How do “Sneakairs” help tourists visiting a new city or town?
  • It helps them to get around because it tells them if they are lost
  • and it is like a GPS but much better 
What challenge does easyJet need to overcome before “Sneakairs” can go mainstream?
  • They need to make them water proof shoes so the chip inside them is not going to get mugged off
Can you think of any other uses for smart shoes like Sneakairs? - (give at least 2)
  • smart flip flops 
  • smart boots 
  • smart car 
  • smart bike 
  • smart watch
Can you think of a better invention than Sneakairs to help us navigate places? Why is that invention better than Sneakairs?
  • hologram world map touch pad 2000
  • how is it not better than sneakairs its 10x better like 80%of the world would choose hologram world map touch pad 2000!


TASK 2: The purpose of this task is to identify details that support a main idea.
A main idea that the author David Hill often explores is: New Zealand's natural environment, and how awesome (impressive and amazing) and powerful it can be.
Read the following passages from pages 7, 8 and 9 of "The Sleeper Wakes" by David Hill.
a) Find details in the text that support this main idea. Underline these details.
b) Think about what the 'sleeper' is, and how it would 'wake' up. Highlight details in the text that suggest this development.
Two girls stood with their parents by a car, watching him. So Corey tried to look cool and expert, and he started up the track behind his father.
The blunt pyramid of Mt Taranaki lifted into a blue winter sky. Snow softened the cliffs where lava had flowed, thousands of years ago. High up towards the summit, the ridge of The Lizard showed where more lava had crawled downwards before cooling and setting.
Corey lowered his gaze to the 4WD track twisting up the mountain's north-east flank. Packed grey and green trees rose on either side. After just ten metres, all sounds from the carpark faded away. Only the crunch of their boots broke the silence.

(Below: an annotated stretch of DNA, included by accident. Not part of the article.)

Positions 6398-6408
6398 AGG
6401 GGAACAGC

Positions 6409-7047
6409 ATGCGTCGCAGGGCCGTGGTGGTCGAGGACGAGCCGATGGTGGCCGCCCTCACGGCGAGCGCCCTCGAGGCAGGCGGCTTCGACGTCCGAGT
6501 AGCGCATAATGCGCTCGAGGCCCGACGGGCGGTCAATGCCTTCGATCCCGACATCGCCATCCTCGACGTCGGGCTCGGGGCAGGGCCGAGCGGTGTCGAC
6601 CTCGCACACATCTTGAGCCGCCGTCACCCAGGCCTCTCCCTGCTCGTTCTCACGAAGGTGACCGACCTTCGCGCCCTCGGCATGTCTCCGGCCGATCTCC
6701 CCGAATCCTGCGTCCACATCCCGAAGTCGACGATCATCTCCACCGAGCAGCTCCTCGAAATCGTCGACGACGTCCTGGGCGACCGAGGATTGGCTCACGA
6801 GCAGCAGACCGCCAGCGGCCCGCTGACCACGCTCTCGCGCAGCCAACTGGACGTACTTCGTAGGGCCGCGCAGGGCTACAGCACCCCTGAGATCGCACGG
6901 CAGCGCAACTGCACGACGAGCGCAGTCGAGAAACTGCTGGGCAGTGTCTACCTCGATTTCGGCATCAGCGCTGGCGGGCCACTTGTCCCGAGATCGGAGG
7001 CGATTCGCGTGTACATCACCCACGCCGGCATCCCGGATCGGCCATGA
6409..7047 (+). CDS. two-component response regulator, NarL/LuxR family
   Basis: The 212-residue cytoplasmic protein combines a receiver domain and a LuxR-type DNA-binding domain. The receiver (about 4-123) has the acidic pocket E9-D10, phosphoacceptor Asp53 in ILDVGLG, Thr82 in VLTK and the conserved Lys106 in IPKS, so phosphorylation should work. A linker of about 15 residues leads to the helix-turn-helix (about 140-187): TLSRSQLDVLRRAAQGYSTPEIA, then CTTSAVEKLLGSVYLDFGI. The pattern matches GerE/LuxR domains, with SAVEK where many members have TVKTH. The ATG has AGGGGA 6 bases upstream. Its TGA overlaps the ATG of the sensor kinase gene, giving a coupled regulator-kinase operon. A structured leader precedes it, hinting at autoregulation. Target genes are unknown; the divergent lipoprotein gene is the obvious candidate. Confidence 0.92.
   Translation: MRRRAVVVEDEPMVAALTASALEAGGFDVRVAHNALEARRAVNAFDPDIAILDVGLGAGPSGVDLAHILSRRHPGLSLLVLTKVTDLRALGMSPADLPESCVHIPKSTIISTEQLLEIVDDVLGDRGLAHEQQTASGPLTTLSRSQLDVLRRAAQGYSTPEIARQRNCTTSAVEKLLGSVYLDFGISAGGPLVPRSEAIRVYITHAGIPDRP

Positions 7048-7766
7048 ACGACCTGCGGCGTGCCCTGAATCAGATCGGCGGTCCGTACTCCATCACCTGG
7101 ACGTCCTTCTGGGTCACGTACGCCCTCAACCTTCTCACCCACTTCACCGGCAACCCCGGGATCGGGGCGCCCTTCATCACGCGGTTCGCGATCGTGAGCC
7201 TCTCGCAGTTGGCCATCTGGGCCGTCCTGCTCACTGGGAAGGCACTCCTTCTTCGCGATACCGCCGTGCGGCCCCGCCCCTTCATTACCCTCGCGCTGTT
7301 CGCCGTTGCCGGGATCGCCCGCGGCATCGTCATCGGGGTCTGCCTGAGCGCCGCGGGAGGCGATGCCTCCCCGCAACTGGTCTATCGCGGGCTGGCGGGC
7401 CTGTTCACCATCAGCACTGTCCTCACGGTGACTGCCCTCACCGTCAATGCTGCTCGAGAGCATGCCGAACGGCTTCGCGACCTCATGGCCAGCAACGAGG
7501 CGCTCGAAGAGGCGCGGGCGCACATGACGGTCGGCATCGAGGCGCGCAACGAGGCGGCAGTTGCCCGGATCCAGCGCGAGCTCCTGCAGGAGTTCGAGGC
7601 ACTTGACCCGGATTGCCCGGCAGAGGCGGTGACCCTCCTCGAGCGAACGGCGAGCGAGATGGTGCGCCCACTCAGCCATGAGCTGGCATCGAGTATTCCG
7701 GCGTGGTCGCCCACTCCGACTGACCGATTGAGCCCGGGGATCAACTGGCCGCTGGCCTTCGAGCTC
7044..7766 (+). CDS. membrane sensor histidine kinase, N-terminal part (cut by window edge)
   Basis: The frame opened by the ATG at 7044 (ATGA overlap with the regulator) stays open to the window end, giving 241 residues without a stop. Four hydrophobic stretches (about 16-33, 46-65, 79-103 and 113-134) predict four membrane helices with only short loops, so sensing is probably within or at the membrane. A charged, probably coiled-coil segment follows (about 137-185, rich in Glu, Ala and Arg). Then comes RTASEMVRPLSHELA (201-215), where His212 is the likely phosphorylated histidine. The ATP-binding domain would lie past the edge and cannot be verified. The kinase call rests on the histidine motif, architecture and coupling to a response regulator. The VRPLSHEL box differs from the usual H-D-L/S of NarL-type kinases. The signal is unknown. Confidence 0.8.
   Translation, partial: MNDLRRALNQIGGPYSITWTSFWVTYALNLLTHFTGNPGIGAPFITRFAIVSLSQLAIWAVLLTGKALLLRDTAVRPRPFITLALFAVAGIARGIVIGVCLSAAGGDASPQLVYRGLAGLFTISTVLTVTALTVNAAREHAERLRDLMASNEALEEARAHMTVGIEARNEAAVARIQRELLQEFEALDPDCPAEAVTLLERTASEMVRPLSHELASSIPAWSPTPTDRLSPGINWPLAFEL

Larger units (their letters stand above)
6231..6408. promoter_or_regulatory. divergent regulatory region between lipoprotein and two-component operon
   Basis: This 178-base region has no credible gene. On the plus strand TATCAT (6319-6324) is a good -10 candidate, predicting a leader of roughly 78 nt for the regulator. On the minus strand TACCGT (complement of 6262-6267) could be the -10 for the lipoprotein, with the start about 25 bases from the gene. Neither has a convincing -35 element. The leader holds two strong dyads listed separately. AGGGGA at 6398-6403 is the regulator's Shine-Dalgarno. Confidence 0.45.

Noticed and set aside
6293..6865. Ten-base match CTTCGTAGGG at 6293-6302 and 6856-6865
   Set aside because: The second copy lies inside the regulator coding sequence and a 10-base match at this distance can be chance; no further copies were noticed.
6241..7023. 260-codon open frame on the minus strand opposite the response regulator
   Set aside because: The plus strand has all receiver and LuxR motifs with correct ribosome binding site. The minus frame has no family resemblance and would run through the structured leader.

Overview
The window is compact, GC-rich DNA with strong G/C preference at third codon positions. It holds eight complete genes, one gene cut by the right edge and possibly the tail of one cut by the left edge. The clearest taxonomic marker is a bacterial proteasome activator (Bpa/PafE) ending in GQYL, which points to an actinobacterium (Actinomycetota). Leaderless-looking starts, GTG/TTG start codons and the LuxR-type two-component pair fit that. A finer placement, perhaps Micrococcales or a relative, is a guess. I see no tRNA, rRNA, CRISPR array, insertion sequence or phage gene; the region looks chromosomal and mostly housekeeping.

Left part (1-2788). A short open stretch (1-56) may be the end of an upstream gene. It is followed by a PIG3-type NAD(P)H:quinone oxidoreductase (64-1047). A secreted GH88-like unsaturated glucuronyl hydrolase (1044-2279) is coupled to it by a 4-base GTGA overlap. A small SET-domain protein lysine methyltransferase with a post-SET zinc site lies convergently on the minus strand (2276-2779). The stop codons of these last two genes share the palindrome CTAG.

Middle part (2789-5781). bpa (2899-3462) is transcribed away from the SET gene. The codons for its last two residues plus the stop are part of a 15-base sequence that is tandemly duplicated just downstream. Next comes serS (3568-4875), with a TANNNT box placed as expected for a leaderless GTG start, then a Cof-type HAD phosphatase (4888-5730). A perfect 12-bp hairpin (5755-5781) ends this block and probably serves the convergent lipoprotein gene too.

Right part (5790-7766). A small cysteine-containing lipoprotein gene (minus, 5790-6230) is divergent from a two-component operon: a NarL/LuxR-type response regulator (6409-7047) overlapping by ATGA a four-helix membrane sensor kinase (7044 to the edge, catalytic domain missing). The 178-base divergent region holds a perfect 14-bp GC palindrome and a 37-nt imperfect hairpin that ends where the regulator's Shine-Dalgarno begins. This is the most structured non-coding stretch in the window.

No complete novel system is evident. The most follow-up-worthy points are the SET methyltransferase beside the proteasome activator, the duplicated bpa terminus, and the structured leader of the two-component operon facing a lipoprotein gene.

Three steps ahead, his Dad walked steadily. He wore a woollen hat and green Gortex jacket to keep out the June cold. Warwick Lockyer, Department of Conservation Field Officer; expert on Mt Taranaki; tramper and climber.
His father loved this mountain. He loved its silences and stories, the way it tested people. Corey felt the same way. Being up here was the greatest feeling in the world. Pity some other people couldn't see it that way.
* * *
After 30 minutes' climbing, they paused, took deep breaths, and gazed around. The trees were lower. Tangled, waist-high shrubs had taken over, crammed together for shelter, tops flattened by the wind. In summer, white and yellow flowers blazed here, flowers that grew nowhere else in the world. Now everything huddled beneath winter snow.
Far below, the towns glinted like little grey models – New Plymouth, Inglewood, Stratford. Off to the left, the Tasman Sea was a sheet of grey steel.
On the horizon, blue-and-white shapes shouldered upwards: the peaks of Ruapehu, Ngauruhoe, Tongariro. Corey thought of Riki, the other DoC Field Officer. From Riki, he'd heard how Mt Taranaki once stood beside those other volcanoes, fought with them for the love of beautiful Mt Pihanga, then marched away in anger after losing the fight. Hardly any Maori people lived along the line between Ruapehu and Mt Taranaki; they believe that one day, Taranaki would head back in the fire and smoke to find his love again.
Corey stood listening to the silence. A puff of wind slid past. A pebble, loosened by the morning sun probably, dropped from an icy bank nearby.
'Awesome day,' Corey said.
His father nodded. 'Pity Dean couldn't make it.'
Corey glanced up at the dazzling white summit. Dean was a volcanologist who monitored New Zealand's North Island volcanoes to see if any eruptions seemed likely. He came to visit two or three times a year, even though nothing ever happened on Mt Taranaki.
Corey's father was gazing upwards, too. He stretched, and grinned at his son. 'Come on, mate. We're sleepier than this mountain.'